Sometimes you just have to write…
The days are short and the weather is cold, this time of year, and, here in Holland, that often means cold and wet, not snowy. Nevertheless, it’s the most popular time for open-air markets: Christmas markets, to be exact.
Going to a Christmas market has become almost traditional in Holland in recent years. Originally, this meant going to Germany, but lately I’ve noticed more and more Christmas markets being organized here at home. This weekend, I went to one over the border in Oldenburg, Germany, with my husband and daughter.
The market, like most of its kind, is made up of dozens of small houses built of wood, open at the front with a counter to display items for sale. These booths are decorated to the hilt with strings of lights, pine branches, and so on. Behind the counter stand several warmly-dressed salespeople, generally not looking particularly happy, which is not surprising considering they’re standing out in the cold for hours on end in the middle of the winter!
I’ve always been puzzled by this phenomenon. Don’t get me wrong: I enjoy going to a Christmas market, but, once there, I start questioning my own and everyone else’s general sanity.
The people who work there: they stand there for hours each day, outside in the cold, to sell their wares to the customers who come by. Wouldn’t working inside a heated shop be a lot more pleasant?
Of course, they do it of necessity because the customers are there, but that leads to my next puzzle: the customers. We bundle up as warmly as we can and go outside to shop. Why? After all, it’s cold outside! There are plenty of shops that are inside and have modern conveniences like heating. Yet we intentionally spend hours outside in the cold and dark, shopping. It’s crazy!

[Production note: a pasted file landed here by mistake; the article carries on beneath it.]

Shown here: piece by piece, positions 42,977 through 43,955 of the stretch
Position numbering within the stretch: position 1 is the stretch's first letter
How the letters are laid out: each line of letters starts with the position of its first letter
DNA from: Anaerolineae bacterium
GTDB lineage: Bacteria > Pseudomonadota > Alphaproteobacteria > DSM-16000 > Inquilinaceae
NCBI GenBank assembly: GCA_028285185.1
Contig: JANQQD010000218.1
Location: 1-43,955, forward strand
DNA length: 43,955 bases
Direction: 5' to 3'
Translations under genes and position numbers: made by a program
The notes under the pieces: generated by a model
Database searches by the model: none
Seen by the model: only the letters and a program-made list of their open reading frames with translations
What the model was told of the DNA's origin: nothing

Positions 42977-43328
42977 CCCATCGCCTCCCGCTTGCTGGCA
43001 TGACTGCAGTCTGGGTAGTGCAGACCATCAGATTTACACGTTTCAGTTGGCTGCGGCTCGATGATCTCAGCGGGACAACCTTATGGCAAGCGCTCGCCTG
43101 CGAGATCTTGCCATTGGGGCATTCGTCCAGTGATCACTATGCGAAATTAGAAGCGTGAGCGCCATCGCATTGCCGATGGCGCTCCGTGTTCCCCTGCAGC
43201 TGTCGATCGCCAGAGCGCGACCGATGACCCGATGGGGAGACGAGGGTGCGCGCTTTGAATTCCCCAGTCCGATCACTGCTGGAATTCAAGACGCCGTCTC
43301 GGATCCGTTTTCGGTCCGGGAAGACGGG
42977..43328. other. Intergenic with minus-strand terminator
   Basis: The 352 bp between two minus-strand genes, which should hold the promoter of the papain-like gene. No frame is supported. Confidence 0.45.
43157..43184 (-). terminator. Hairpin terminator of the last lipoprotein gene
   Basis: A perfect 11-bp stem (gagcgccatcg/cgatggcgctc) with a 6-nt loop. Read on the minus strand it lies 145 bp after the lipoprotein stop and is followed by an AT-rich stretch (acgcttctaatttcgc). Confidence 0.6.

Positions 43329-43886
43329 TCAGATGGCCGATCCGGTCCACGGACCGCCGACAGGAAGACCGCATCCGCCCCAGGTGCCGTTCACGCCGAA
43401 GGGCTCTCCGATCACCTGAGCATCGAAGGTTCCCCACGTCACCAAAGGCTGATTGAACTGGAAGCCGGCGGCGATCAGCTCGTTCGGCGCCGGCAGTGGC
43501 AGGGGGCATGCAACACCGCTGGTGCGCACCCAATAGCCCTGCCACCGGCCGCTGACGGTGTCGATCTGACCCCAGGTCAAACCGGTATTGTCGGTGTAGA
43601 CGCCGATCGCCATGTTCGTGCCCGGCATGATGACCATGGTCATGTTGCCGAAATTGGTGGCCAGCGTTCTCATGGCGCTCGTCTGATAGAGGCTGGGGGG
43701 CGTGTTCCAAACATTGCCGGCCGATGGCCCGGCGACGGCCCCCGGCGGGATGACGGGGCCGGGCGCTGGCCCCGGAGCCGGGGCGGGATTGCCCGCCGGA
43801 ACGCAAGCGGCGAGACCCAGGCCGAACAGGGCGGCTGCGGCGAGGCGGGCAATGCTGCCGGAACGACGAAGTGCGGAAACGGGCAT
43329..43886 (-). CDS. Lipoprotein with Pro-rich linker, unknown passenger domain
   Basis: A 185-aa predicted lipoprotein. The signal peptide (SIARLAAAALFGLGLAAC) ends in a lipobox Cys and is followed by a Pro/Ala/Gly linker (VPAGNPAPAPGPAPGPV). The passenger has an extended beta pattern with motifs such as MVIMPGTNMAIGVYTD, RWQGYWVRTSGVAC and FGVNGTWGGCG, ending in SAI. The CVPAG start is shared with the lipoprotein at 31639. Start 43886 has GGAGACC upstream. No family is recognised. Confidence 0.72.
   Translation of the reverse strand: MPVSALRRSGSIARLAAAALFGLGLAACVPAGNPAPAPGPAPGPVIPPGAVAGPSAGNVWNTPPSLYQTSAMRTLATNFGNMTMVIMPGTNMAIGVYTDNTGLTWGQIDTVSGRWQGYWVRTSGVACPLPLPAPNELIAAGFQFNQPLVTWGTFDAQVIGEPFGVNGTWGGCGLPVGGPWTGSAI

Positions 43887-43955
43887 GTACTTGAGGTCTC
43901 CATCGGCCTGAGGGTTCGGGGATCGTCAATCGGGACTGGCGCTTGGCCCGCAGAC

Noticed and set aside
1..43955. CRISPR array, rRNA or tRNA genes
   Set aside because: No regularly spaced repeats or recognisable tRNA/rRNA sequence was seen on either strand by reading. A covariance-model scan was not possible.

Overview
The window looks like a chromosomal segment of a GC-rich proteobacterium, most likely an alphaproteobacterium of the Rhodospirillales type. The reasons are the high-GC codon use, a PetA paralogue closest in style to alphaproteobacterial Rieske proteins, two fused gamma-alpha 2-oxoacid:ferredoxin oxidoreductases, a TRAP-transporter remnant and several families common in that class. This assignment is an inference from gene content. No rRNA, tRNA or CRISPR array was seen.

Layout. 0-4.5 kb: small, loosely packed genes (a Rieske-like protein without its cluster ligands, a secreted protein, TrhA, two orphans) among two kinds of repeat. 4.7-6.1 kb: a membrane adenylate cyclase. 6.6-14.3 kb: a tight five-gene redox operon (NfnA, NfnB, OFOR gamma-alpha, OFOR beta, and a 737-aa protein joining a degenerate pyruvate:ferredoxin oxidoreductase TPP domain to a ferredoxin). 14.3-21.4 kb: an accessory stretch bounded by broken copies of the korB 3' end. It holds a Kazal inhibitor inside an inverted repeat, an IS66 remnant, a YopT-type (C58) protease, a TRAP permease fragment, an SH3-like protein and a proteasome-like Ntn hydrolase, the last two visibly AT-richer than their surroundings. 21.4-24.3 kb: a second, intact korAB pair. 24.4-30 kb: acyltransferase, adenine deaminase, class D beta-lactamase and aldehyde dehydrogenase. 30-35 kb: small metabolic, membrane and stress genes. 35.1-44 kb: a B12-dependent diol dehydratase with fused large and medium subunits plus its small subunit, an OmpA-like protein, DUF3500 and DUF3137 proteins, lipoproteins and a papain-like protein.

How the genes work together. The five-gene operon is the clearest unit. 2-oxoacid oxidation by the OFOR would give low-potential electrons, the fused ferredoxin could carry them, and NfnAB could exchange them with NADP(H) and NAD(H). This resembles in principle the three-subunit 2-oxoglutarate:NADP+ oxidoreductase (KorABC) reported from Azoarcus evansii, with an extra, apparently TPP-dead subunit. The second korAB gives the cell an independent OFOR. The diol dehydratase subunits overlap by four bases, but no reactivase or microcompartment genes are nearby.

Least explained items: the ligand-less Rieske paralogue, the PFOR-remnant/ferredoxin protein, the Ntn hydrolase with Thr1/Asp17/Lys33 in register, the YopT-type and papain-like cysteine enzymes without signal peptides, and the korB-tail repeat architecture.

And we eat and drink, while we’re there. In Oldenburg I’d guess half of the booths are selling food and/or drink. There’s nowhere to sit down, so we buy food and walk while we eat it. Why? There must be dozens of restaurants in the center of Oldenburg where they have modern conveniences like heating and chairs and plates. Yet we buy food and eat it walking. It makes no sense! Half of it ended up on my shirt this year.
Then, because we’re so cold and walking around outside in the dark for hours, we need to warm ourselves up. The sensible thing to do would be to go inside somewhere where there are modern conveniences like heating. Instead, we drink. Generally, at the Christmas market, it’s all about glühwein. Glühwein is cheap red wine that’s been spiced and heated, and drinking it warms your hands on the mug and the alcohol feels warm from inside.
And the longer you stay at the market, the more glühwein you have to drink. It’s part of the routine. By far the busiest booths at the Oldenburg market this weekend were selling glühwein.
Why do we do this? Why is shopping outside in the dark and cold (and rain this year) something that has become part of the Christmas tradition? Yes, the lights are pretty. Yes, sometimes there are unusual crafts for sale. Yes, there’s a Christmassy feel to it. But really, aren’t all of those things possible inside, with heat?
Here’s wishing you all a very happy (and warm and dry!) holiday season, and a happy 2014!